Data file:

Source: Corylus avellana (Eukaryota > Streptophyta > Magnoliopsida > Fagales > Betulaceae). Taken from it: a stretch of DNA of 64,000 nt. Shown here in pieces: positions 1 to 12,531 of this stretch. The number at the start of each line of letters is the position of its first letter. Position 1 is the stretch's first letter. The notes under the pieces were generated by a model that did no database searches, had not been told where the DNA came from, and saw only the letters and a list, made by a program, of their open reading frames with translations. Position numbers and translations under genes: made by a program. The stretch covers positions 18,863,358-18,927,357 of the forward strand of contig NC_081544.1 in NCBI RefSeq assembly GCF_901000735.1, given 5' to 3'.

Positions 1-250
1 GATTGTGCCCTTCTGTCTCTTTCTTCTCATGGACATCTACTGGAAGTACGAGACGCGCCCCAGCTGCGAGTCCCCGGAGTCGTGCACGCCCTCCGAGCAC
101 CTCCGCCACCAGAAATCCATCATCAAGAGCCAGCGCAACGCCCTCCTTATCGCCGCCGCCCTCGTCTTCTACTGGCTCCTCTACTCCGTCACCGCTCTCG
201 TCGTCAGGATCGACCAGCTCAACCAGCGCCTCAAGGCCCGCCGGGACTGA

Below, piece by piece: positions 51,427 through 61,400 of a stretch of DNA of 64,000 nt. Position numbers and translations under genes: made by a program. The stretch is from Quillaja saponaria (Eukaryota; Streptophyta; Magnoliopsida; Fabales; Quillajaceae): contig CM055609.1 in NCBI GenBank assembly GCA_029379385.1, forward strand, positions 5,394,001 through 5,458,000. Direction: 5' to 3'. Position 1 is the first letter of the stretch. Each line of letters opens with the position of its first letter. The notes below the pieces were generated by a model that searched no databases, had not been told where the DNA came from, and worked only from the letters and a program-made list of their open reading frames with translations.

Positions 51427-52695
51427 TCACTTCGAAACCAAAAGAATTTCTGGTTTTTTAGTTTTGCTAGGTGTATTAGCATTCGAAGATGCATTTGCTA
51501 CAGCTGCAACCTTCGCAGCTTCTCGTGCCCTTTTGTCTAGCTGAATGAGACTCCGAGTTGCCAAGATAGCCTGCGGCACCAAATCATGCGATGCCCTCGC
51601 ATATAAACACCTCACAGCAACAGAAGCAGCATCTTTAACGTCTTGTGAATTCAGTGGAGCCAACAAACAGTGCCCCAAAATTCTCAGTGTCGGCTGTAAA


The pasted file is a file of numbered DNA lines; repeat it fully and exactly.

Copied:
Source: Corylus avellana (Eukaryota > Streptophyta > Magnoliopsida > Fagales > Betulaceae). Taken from it: a stretch of DNA of 64,000 nt. Shown here in pieces: positions 1 to 12,531 of this stretch. The number at the start of each line of letters is the position of its first letter. Position 1 is the stretch's first letter. The notes under the pieces were generated by a model that did no database searches, had not been told where the DNA came from, and saw only the letters and a list, made by a program, of their open reading frames with translations. Position numbers and translations under genes: made by a program. The stretch covers positions 18,863,358-18,927,357 of the forward strand of contig NC_081544.1 in NCBI RefSeq assembly GCF_901000735.1, given 5' to 3'.

Positions 1-250
1 GATTGTGCCCTTCTGTCTCTTTCTTCTCATGGACATCTACTGGAAGTACGAGACGCGCCCCAGCTGCGAGTCCCCGGAGTCGTGCACGCCCTCCGAGCAC
101 CTCCGCCACCAGAAATCCATCATCAAGAGCCAGCGCAACGCCCTCCTTATCGCCGCCGCCCTCGTCTTCTACTGGCTCCTCTACTCCGTCACCGCTCTCG
201 TCGTCAGGATCGACCAGCTCAACCAGCGCCTCAAGGCCCGCCGGGACTGA

Below, piece by piece: positions 51,427 through 61,400 of a stretch of DNA of 64,000 nt. Position numbers and translations under genes: made by a program. The stretch is from Quillaja saponaria (Eukaryota; Streptophyta; Magnoliopsida; Fabales; Quillajaceae): contig CM055609.1 in NCBI GenBank assembly GCA_029379385.1, forward strand, positions 5,394,001 through 5,458,000. Direction: 5' to 3'. Position 1 is the first letter of the stretch. Each line of letters opens with the position of its first letter. The notes below the pieces were generated by a model that searched no databases, had not been told where the DNA came from, and worked only from the letters and a program-made list of their open reading frames with translations.

Positions 51427-52695
51427 TCACTTCGAAACCAAAAGAATTTCTGGTTTTTTAGTTTTGCTAGGTGTATTAGCATTCGAAGATGCATTTGCTA
51501 CAGCTGCAACCTTCGCAGCTTCTCGTGCCCTTTTGTCTAGCTGAATGAGACTCCGAGTTGCCAAGATAGCCTGCGGCACCAAATCATGCGATGCCCTCGC
51601 ATATAAACACCTCACAGCAACAGAAGCAGCATCTTTAACGTCTTGTGAATTCAGTGGAGCCAACAAACAGTGCCCCAAAATTCTCAGTGTCGGCTGTAAA